At a panel discussion on climate change Monday night, Stephen Hennigan, head of a local credit union that’s building San Antonio’s greenest-ever commercial building, said the conversation is still at the point of “dominantly shaping belief.”
“Once a dominant belief can take hold as a fundamental social value, when it’s fundamentally in the social value system, then every other legitimate organization falls in line,” said Hennigan, CEO of Credit Human and a former CPS Energy board member, of the perception that climate change is an urban matter that needs action now.
“In the middle right now, we have a lot of folks that are not going to be on board because they don’t see it’s the dominant social value system of society just yet,” Hennigan continued.
The urgency of the climate crisis might not be a dominant social value in San Antonio, but the public debate over what to do about climate is more active now than ever. Back-to-back climate change panels on Monday and Tuesday followed rallies and marches over the weekend. The full San Antonio City Council will discuss the latest draft of the City’s Climate Action and Adaptation Plan at its B session meeting on Oct. 2, with a vote scheduled for Oct. 17.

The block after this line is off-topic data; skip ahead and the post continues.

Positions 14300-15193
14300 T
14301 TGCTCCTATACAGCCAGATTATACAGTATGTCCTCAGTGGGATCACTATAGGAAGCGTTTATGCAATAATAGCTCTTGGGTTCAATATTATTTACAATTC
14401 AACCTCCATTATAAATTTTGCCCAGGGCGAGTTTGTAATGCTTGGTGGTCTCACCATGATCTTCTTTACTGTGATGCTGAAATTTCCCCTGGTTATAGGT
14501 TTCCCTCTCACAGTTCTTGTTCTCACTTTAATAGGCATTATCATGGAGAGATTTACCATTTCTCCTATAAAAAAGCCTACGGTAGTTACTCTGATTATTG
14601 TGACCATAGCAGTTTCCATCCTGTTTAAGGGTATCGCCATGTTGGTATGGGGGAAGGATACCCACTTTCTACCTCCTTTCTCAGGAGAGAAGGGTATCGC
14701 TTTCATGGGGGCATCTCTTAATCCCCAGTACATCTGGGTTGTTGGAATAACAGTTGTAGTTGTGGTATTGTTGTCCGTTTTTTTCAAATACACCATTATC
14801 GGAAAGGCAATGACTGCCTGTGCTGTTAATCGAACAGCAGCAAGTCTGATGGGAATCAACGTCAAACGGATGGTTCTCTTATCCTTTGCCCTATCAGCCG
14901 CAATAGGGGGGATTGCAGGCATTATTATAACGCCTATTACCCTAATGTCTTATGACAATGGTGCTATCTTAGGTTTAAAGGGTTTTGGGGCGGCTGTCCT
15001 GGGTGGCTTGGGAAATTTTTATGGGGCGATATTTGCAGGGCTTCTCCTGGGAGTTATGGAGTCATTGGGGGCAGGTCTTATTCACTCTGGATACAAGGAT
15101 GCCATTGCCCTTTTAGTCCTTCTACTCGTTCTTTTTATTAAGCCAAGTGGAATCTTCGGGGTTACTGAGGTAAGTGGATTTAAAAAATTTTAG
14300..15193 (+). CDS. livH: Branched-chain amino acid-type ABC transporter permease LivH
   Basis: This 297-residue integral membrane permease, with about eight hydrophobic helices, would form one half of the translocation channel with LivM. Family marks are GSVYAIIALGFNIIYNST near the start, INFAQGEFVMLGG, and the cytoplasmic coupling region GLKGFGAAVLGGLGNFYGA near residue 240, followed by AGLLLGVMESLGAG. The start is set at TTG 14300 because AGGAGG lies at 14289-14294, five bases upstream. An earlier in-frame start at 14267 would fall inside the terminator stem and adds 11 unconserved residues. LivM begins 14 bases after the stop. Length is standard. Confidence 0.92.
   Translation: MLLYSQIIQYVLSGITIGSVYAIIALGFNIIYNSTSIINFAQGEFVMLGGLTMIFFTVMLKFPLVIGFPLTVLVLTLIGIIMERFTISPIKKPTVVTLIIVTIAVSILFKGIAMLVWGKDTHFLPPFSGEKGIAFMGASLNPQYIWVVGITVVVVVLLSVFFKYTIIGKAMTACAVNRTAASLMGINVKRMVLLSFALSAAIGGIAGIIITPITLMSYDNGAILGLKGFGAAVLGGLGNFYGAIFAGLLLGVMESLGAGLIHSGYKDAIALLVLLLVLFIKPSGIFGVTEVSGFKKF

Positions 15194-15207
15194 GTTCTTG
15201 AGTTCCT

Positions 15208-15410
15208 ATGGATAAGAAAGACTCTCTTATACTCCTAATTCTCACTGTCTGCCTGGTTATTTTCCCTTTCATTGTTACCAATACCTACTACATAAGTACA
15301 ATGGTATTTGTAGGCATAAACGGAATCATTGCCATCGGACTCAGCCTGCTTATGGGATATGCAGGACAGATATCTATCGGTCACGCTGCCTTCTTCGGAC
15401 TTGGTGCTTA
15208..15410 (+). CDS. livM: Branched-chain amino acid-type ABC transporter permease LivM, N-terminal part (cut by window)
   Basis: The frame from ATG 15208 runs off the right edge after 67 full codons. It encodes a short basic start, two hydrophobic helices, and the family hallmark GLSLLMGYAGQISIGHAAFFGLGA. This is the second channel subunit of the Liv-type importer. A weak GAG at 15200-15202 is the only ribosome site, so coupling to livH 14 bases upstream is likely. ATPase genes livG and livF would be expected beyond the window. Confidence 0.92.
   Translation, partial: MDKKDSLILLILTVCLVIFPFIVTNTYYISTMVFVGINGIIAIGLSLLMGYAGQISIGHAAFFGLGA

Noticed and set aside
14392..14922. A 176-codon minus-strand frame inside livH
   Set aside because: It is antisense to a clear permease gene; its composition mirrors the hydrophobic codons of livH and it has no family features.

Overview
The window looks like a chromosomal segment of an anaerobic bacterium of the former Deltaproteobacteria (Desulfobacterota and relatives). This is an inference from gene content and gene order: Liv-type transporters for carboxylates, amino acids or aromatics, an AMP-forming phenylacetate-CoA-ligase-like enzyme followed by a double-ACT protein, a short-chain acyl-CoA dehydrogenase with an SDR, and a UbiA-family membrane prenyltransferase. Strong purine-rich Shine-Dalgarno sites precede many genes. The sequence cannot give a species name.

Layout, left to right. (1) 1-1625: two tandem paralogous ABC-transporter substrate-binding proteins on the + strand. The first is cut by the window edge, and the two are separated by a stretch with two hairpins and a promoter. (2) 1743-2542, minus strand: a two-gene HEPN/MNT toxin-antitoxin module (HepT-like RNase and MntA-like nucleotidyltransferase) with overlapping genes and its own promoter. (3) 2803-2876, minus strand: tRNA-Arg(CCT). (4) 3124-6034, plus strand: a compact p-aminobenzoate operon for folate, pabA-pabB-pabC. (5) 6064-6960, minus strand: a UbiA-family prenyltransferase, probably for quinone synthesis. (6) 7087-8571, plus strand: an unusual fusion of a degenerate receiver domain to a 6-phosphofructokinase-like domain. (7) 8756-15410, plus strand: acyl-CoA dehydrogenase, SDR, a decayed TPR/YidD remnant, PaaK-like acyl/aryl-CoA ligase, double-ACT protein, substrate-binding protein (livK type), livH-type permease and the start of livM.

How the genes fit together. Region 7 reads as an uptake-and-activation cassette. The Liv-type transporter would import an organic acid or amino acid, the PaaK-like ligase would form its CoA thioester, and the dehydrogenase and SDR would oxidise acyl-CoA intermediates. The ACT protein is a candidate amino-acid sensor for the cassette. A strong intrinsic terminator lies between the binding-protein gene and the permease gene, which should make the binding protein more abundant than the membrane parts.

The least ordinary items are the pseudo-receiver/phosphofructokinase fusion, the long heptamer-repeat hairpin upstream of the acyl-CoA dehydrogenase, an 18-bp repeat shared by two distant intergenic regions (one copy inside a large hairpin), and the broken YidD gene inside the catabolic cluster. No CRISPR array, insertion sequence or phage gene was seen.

Many are calling the plan a “framework” after changes that took out several of its controversial hard targets, while leaving in place its overall goal of going carbon-neutral by 2050.
Many of the panelists focused on getting down to business at the Monday panel at Weathered Souls Brewing sponsored by Citizens’ Climate Lobby and March For Science SA and the Tuesday panel at Burgerteca put on by Tech Bloc and Big Sun Solar.
Panelists at both events largely focused on energy use in buildings, the largest-emitting sector both on the CPS Energy supply side and the consumer side. The discussion also revolved around transportation, the second-largest source of San Antonio’s greenhouse gas emissions.
“We continue to annex, we continue to build highways with no tolls,” moderator Lew Moorman said on Tuesday, referring to a recently announced 10-lane expansion of Loop 1604 on the city’s sprawling northern fringes. “How does that square with a design that we want [San Antonio] to be carbon-neutral?”